After 31 days of walking, jogging and running in the Team Mintra May Steps Challenge, staff made it more than half-way around the world, clocking up a truly staggering 31,386,701 steps over a distance of 23,160km.
The challenge was part of an initiative to encourage staff, who have now been working from home for over 14 months, to get up, get outside and get moving to bolster both their physical and mental wellbeing.
Working in teams, staff were encouraged to take as many steps as possible throughout May and collectively make their way onto the winner’s podium. A total of 78 employees representing 16 teams took part.
The top performing team - with a total of 3,450,533 steps between them – was Legs Misérables, comprising media developer Lewis Haughs, group business integration director Stuart Andrew, UK IT support manager Iain Geddes, quality manager Simon Burrows and senior motion graphics designer George Denoon.
Group HR director Angela Stewart said: “Although there could only be one winner, it has been a truly phenomenal effort from everyone involved. To put it into perspective, they travelled over half the distance of the equator, and measuring the distance as the crow flies, our team stepped from our office in Bergen to our office in Singapore and back again…and then turned around to almost make it as far as our office in Limassol.
“There were lots of collective and individual challenges – for example, our colleagues in Cyprus entered into a strict government-imposed Covid-19 lockdown limiting the time they could spend outside just as the challenge started – but everyone showed huge commitment from start to finish.
“This challenge had a health and wellbeing focus, but there have been so many other positive benefits. It demonstrated teamwork and willingness to support colleagues: no one wanted to let their team down and even those who were not participating made sure to show a lot of encouragement.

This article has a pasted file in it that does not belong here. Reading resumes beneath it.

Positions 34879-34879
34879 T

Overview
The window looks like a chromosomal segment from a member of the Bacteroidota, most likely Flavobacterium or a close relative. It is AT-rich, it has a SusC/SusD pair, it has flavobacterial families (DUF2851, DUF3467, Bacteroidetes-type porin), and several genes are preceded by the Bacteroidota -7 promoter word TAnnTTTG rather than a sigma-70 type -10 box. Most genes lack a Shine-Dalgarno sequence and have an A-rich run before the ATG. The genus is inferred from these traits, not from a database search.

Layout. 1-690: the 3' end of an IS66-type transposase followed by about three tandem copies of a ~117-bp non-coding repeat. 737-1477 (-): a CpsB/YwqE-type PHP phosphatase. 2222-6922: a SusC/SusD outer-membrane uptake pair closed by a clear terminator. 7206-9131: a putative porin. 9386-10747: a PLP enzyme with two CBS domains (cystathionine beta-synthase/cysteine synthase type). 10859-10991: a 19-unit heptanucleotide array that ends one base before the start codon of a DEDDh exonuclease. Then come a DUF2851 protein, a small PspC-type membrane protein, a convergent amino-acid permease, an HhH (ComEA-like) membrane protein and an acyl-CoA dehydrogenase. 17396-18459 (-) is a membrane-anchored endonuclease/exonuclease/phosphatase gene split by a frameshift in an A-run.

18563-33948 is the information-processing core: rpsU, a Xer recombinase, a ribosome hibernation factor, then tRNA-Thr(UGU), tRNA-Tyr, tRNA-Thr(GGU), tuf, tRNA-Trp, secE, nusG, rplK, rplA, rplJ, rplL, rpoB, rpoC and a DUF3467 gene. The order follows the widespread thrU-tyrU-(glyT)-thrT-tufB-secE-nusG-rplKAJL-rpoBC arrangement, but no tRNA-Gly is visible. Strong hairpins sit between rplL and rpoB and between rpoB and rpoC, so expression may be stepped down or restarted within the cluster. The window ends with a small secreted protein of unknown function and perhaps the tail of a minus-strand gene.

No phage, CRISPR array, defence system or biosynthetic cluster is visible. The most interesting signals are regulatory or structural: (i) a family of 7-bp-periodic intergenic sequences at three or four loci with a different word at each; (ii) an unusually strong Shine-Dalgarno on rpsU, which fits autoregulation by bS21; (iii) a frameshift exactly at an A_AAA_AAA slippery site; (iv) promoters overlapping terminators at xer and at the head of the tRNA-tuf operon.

“Participants were able to track their progress in an app, and they could also use this to share photographs of the routes where they were out walking and running. It was an excellent way for our global team to get to know each other better and to learn more about the locations where colleagues are based.”
Other honours were handed out in addition to the overall prize for the team with the most steps, including most consistent, most enthusiastic, best team name and best route.
Several participants have remarked that the challenge has helped them feel fitter and it gave them a reason to get up and spend some time away from their desks.
Oslo-based project manager and instructional designer Trine Gjesti Bentzen said: “I have never been a walker, except for transportation. And I would go for a hike only if someone asked me to. To my surprise, I have enjoyed taking hikes and walks, all by myself. I have explored new routes and landscapes, and also made friends and family join me.
“I struggled with low energy levels after gym lockdown and the snow vanishing, but now I am back. I also take longer, faster and more regular runs.”
Chief finance officer Ian Mackie added: “I walked places in my hometown of Aberdeen I never knew existed. Walking in silence listening to the sound of traffic and birds, listening to music or podcasts, whilst practising mindfulness to clear a busy mind is great for mind health.
“Walking with a workmate and finding out lots of interesting things about them on a 13-mile walk, making lots of new dog friends – a great experience but it is time for a rest!”
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